Bore a sword in procession before the Queen at the opening of Parliament on 12 November 1554 (1570, p. 1647; 1576, p. 1405; 1583, p. 1475).

 
Person and Place Index  *  Close
William Parr

(1513 - 1571)

Marquis of Northampton. Brother of Henry VIII's last queen [DNB]

William Parr signed a royal dispensation of 5 August 1550, permitting Hooper to be consecrated without having to wear vestments. 1563, p. 1050; 1570, p. 1676; 1576, p. 1403 [recte 1430]; 1583, p. 1504.

Parr was committed to the Tower on 26 July 1553 (1570, p. 1634; 1576, p. 1394; 1583, p. 1465).

He was arraigned and condemned for treason on 18 August 1553, along with Northumberland and the earl of Warwick (1570, p. 1634; 1576, p. 1395; 1583, p. 1465).

On 21 August 1553, he heard mass within the Tower and received the sacrament in one kind (1570, p. 1636; 1576, p. 1395; 1583, p. 1465).

He was released from the Tower on 31 December 1553 (1570, p. 1636; 1576, p. 1396; 1583, p. 1467).

Parr was sent back to the Tower on 25 January 1554 (1570, p. 1636; 1576, p. 1396; 1583, p. 1467).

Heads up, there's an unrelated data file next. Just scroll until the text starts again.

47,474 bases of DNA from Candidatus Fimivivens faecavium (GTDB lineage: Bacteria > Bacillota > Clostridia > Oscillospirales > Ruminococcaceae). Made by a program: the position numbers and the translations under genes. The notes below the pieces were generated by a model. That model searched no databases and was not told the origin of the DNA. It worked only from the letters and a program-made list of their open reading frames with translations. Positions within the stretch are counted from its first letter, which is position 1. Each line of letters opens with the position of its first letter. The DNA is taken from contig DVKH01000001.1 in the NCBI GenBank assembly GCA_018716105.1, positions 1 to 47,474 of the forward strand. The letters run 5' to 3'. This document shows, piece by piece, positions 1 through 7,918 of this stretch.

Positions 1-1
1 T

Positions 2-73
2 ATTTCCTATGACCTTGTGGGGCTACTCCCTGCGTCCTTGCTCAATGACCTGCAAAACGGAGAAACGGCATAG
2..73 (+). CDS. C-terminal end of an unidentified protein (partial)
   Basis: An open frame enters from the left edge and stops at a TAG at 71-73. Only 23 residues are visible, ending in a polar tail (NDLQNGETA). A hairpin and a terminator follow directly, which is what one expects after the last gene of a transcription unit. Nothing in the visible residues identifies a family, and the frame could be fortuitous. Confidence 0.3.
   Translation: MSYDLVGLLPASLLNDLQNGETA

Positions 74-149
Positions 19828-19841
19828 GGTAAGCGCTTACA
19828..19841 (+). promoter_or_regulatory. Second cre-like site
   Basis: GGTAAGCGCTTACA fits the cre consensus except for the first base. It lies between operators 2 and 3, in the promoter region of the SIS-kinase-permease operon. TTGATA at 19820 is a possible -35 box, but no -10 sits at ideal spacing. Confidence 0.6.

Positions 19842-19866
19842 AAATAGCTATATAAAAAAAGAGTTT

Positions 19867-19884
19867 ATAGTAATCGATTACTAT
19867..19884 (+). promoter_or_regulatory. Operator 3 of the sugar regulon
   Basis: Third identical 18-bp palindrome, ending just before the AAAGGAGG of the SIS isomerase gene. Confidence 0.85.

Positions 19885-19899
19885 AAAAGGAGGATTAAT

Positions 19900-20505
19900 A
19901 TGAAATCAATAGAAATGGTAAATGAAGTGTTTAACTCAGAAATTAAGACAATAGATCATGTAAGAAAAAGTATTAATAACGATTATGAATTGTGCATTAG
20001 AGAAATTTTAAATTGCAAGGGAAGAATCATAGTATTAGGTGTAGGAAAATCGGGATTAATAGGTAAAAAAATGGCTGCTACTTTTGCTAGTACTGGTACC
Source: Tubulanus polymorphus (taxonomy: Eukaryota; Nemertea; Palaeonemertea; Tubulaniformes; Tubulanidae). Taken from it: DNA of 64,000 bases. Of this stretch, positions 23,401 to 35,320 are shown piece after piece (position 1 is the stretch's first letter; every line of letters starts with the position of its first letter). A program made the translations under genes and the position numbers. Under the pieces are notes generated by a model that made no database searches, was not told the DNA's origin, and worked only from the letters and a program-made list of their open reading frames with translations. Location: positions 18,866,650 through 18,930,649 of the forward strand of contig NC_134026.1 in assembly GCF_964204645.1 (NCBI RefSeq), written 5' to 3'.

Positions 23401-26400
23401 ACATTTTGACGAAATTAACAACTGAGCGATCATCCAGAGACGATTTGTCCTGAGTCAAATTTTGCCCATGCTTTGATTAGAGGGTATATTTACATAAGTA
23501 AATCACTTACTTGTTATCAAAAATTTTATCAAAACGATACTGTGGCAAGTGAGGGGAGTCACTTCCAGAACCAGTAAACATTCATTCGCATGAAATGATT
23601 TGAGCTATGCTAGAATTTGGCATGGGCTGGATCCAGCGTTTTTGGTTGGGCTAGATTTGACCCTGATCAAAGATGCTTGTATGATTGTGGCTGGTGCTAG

He was released again from the Tower on 24 March 1554 (1570, p. 1639; 1576, p. 1398; 1583, p. 1469).

 
Person and Place Index  *  Close
William Paulet

(1483? - 1572)

Marquess of Winchester (1551 - 1572) [DNB]

William Paulet signed a royal dispensation of 5 August 1550 which permitted Hooper to be consecrated without having to wear vestments. 1563, p. 1050; 1570, p. 1676; 1576, p. 1403 [recte 1430]; 1583, p. 1504. [Paulet signed as 'W. Wiltshire', being earl of Wiltshire at the time].

He presided over the treason trial and condemnation of Sir Andrew Dudley, Sir John Gates, Sir Henry Gates and Sir Thomas Palmer on 19 August 1553 (1570, p. 1635; 1576, p. 1395; 1583, p. 1465).

He attended Thomas Watson's Paul's Cross sermon of 20 August 1553 (1570, p. 1634; 1576, p. 1395; 1583, p. 1465).

He accompanied Queen Mary to Westminster Abbey for her coronation on 1 October 1553 (1570, p. 1635; 1576, p. 1395; 1583, p. 1466).